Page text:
En route to the optical nuclear clock
The nucleus of thorium-229 possesses a property that is unique among all known nuclides: It should be possible to excite it with ultraviolet light. To date, little has been known about the low-energy state of the Th-229 nucleus that is responsible for this property. Together with their colleagues from Munich and Mainz, researchers at the Physikalisch-Technische Bundesanstalt (PTB) have now performed the first-ever measurements — using optical methods — of some important properties of this nuclear state such as the shape of its charge distribution. In this way, a laser excitation of the atomic nucleus can be monitored, thus allowing an optical nuclear clock to be realized that “ticks” more precisely than present-day atomic clocks. The scientists have reported their results in the current issue of Nature.
As early as around 15 years ago, Ekkehard Peik and Christian Tamm were developing the concept of a new atomic clock that had unique properties at PTB in Braunschweig: Instead of a transition frequency between two states in the electron shell being used as the pulse generator of their clock, as is the case in all atomic clocks in use today, they envisaged using a transition frequency in the nucleus. Because the protons and neutrons in the nucleus are packed more densely than the electrons in the atomic shell by several orders of magnitude, they react less sensitively to outside disturbances that can change their transition frequencies — thus providing good conditions for a high-precision clock.
However, the frequencies of nuclear transitions are also much higher than those of shell transitions (in the X-ray range); for this reason, they are unusable for atomic clocks, which, to date, have been based exclusively on microwaves or laser light. The sole known exception, and the foundation of PTB’s proposal, is the nucleus of thorium-229. This nucleus possesses a quasi-stable, isomeric nuclear state at exceptionally low excitation energy. Thus, a transition exists between the ground state and this isomer, which is in the frequency range of ultraviolet light, and thus within the reach of laser technology that is similar to that used in present-day optical atomic clocks.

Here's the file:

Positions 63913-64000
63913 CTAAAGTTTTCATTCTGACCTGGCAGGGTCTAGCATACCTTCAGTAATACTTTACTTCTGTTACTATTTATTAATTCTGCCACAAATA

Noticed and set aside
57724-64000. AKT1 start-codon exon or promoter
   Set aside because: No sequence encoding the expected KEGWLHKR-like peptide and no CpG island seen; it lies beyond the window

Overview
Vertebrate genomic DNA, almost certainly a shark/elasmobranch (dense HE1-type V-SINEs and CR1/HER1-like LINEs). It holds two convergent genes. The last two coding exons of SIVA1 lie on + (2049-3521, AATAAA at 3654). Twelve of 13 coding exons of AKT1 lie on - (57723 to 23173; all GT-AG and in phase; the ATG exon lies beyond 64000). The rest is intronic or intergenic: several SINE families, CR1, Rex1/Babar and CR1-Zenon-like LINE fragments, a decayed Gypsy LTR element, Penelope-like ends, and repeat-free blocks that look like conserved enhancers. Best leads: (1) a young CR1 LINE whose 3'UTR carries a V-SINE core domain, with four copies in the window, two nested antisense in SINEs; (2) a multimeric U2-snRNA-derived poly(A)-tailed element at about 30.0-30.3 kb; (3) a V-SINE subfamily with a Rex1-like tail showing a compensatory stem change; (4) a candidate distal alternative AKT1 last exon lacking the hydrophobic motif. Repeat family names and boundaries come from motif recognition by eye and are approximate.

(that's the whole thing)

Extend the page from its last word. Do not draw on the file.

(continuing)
More than ten research groups around the world are currently working on projects concerning the feasibility of a thorium-229 nuclear clock. In experimental terms, this issue has proven to be extremely difficult. For this reason, no success has been achieved thus far in observing the nuclear transition using optical methods, as knowledge of the precise excitation energy of the isomer has been only approximate. “As desired for the clock, the resonance of the transition is extremely sharp and can only be observed if the frequency of the laser light precisely matches the energy difference of both states. The problem therefore resembles the proverbial search for a needle in a haystack,” as Dr. Peik succinctly puts it.
In 2016, Dr. Peik’s cooperation partners at Ludwig-Maximilians-Universität (LMU) in Munich reported on their first breakthrough in Nature: For the first time, they were able to prove the nuclear transition within the thorium-229 nucleus, even though the methods they used were very different from those used for an atomic clock.
This collaborative research project — which, in addition to PTB and LMU scientists, also includes scientists from Johannes Gutenberg University Mainz, the Helmholtz Institute Mainz and GSI Helmholtzzentrum für Schwerionenforschung Darmstadt — has now taken another decisive step: For the first time, it has been possible for basic properties such as the size and shape of the charge distribution to be measured in the excited state of the Th-229 nucleus. To this end, the Th-229 nuclei were not excited from their ground state (as will happen in the future in the clock); instead, in a device developed by LMU, they were obtained in the excited state from the alpha decay of uranium-233, slowed and stored as Th2+ ions in an ion trap. A uranium-233 source suitable for this purpose was provided by the groups in Mainz and Darmstadt. By means of laser systems developed at PTB for the spectroscopy of these ions, it was possible to measure transition frequencies in the electron shell accurately. Because these frequencies are directly influenced by the nuclear properties, they can be used to obtain information on these properties. To date, models based solely on theory have not been able to predict how the structure of the Th-229 nucleus will behave during this unusually low-energy transition. Furthermore, because the structure of the electron shell is easier to measure using spectroscopy, it has become possible to use it to demonstrate a laser excitation of the nucleus.
However, even if this does not mean that the search has been completed for the optical resonant frequency of the Th-229 nucleus (the “needle in the haystack”), we now know what the needle actually looks like, bringing us a significant step closer to the optical atomic clock. (es/ptb)